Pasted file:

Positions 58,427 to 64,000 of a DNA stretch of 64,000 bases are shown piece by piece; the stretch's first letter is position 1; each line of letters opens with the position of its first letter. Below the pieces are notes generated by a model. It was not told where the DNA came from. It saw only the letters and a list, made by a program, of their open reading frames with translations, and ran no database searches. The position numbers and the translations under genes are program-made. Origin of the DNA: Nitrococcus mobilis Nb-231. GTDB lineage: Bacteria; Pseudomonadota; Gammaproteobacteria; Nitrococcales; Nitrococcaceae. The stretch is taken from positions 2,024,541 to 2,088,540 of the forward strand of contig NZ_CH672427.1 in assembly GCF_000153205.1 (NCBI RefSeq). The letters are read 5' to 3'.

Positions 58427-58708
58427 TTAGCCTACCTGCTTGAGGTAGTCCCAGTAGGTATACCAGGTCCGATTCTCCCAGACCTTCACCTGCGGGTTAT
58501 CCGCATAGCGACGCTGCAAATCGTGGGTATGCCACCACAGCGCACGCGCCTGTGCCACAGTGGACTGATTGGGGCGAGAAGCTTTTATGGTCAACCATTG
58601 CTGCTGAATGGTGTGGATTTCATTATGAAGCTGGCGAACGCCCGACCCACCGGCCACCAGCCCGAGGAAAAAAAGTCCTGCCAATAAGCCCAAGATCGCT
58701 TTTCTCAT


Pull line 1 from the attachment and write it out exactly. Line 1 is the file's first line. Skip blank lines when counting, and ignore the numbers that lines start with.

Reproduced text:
Positions 58,427 to 64,000 of a DNA stretch of 64,000 bases are shown piece by piece; the stretch's first letter is position 1; each line of letters opens with the position of its first letter. Below the pieces are notes generated by a model. It was not told where the DNA came from. It saw only the letters and a list, made by a program, of their open reading frames with translations, and ran no database searches. The position numbers and the translations under genes are program-made. Origin of the DNA: Nitrococcus mobilis Nb-231. GTDB lineage: Bacteria; Pseudomonadota; Gammaproteobacteria; Nitrococcales; Nitrococcaceae. The stretch is taken from positions 2,024,541 to 2,088,540 of the forward strand of contig NZ_CH672427.1 in assembly GCF_000153205.1 (NCBI RefSeq). The letters are read 5' to 3'.